Yoram Yasur Rubin: Why do you feel like throwing up when you exercise?
Has it ever happened to you that while you were exercising you suddenly felt like vomiting? The appearance of nausea and / or vomiting either during training or just after a routine of medium or high intensity is a more common disorder than is believed and that any athlete can experience. This annoying symptom can be accompanied by other signs such as feeling sick, flushing, dizziness and even, sometimes, fainting, preventing us from doing sports in a normal way.
It is normal that if this bad experience has happened to you several times, you wonder why you want to throw up while exercising. We answer this question in the following article.
Poor nutrition, the main cause of why they feel like vomiting when training
Yoram Yasur Rubin: One of the possible reasons that answer your doubt as to why you feel like throwing up while exercising is due to a bad or poor diet before exercising. Although vomiting is rare for a poor meal, lack of nutrients can cause symptoms such as dizziness, which can lead to nausea and vomiting when we are in the middle of our usual training. This is because our levels of both blood glucose and liver glycogen are below normal, since either we have not taken a meal with enough carbohydrates, or it has been too long since our last meal (between 3 and 6 hours).
In the event that this was the cause of your nausea at the time of exercise you will have to try before a meal rich in nutrients especially complex carbohydrates to have more energy, and proteins for muscle mass gain.
You want to vomit when exercising due to excess lactic acid
Yoram Yasur Rubin: Another cause that makes you want to vomit during physical training is due to an accumulation of lactic acid and other waste substances in the body. Lactic acid is a compound that is produced in our body through a procedure known as the Lactacidemic Energy Process. Generally, between 1% and 2% of this substance is eliminated through urine and the remaining amount is reused by our body transforming it into glycogen, a compound that generates energy during exercise.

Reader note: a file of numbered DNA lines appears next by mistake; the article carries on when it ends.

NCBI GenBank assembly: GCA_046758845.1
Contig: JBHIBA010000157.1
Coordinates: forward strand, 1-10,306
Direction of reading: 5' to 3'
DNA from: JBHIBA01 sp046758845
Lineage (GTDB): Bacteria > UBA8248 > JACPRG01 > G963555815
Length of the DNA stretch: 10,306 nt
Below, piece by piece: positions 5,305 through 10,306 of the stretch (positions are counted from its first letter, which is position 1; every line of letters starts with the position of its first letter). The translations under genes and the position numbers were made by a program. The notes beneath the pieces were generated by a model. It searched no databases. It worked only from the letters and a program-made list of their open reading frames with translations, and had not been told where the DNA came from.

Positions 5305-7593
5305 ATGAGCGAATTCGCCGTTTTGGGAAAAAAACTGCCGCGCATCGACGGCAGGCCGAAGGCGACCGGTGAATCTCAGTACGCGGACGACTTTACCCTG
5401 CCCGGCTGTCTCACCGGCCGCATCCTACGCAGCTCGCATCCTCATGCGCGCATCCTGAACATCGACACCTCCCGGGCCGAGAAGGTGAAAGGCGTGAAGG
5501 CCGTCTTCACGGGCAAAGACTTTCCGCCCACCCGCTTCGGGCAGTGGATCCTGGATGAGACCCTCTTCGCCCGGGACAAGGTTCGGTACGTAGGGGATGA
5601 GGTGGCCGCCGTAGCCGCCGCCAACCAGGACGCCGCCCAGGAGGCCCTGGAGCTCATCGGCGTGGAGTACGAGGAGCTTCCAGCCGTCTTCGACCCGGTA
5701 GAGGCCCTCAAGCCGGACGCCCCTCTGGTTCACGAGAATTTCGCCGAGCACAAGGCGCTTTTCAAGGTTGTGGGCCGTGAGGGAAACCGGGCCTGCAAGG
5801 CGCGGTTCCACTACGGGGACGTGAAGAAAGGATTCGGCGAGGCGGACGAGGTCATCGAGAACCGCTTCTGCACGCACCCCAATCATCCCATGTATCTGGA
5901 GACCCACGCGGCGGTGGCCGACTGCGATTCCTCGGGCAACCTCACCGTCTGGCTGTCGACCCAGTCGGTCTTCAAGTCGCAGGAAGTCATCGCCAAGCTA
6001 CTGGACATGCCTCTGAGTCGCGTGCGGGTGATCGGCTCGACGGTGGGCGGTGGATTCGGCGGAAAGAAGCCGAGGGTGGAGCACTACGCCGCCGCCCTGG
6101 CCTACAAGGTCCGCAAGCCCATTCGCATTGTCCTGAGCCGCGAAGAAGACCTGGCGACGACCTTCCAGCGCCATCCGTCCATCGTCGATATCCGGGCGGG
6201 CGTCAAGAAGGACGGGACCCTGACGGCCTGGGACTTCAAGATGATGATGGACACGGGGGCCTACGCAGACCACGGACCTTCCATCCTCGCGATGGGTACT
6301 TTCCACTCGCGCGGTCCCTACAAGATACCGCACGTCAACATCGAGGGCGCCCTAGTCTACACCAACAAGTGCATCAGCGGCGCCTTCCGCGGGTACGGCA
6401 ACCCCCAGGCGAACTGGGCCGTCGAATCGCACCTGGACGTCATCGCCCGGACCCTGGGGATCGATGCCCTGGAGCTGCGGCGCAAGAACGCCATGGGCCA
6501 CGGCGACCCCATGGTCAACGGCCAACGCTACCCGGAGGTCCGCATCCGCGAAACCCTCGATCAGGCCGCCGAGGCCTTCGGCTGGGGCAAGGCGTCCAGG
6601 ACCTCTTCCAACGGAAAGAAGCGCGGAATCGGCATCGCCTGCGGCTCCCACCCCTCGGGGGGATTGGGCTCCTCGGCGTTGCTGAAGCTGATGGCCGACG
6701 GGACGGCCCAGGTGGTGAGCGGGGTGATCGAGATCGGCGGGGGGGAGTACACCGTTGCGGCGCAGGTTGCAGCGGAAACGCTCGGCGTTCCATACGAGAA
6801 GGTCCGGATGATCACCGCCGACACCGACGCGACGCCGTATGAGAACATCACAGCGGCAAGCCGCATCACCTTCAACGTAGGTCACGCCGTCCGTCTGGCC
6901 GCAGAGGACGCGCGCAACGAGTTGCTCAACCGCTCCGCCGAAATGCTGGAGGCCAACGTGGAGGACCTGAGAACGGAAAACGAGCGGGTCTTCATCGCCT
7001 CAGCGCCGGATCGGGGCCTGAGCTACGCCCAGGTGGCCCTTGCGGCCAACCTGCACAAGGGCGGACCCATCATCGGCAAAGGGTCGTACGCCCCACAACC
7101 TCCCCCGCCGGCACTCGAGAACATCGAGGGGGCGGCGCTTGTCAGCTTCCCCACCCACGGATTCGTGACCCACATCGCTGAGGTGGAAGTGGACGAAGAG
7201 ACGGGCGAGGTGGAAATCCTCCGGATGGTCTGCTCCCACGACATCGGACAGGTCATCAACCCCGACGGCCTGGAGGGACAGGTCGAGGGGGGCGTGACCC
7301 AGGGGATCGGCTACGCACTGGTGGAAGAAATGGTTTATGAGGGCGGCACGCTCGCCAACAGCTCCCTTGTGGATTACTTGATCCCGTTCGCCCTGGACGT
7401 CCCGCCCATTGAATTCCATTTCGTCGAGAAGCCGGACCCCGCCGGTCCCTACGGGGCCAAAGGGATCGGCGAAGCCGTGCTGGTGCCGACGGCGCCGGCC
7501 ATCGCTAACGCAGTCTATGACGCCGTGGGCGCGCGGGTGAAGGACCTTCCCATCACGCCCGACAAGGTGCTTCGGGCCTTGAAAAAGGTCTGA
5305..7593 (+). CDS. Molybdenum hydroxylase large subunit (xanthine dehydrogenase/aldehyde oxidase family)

However, when we perform a high intensity exercise routine, the process where the lactic acid is formed shoots up producing more substance than the body can eliminate and / or use. When this excess level of lactic acid is given in blood, the body causes fatigue and discomfort that can result in vomiting.
Exercise right after eating
Just as training 3 or 4 hours later can cause dizziness, vomiting and vomiting due to low blood glucose, exercising right after eating can also be a cause of this annoying experience.
Yoram Yasur Rubin: When a person practices an intense exercise routine after eating, what is causing unconsciously is that the body uses energy substances such as glucose for training, interrupting the digestion process. Therefore, not being performing a proper digestion of food, the body can cause vomiting to expel them. To prevent vomiting from taking place, it is recommended that you rest for about 90 minutes before exercising. If you notice that you still feel nauseous, it is because your body may need more time to digest, so you can try to rest at least 2 hours.
Other reasons why you feel like throwing up when you exercise
In addition to the above causes, it may also be that the reason you vomit during or after sports is among these reasons:
- Be nervous before training: when an athlete faces a competition, it is very common to have pre-workout stress. This type of emotions, such as nerves and anxiety, causes stress hormones to be released in a sudden manner, which upsets our stomach and ultimately produces vomiting.
- Have a tendency to feel dizzy: there are people who have a higher than normal sensitivity in the inner ear, which can be made worse by the movements you make with your body during training, and that makes you want to vomit.
- Unsuitable meals: Yoram Yasur Rubin: some foods and drinks can feel bad and cause these vomits. Avoid drinks with alcohol and caffeine and foods high in fat, artificial sweeteners, and fructose.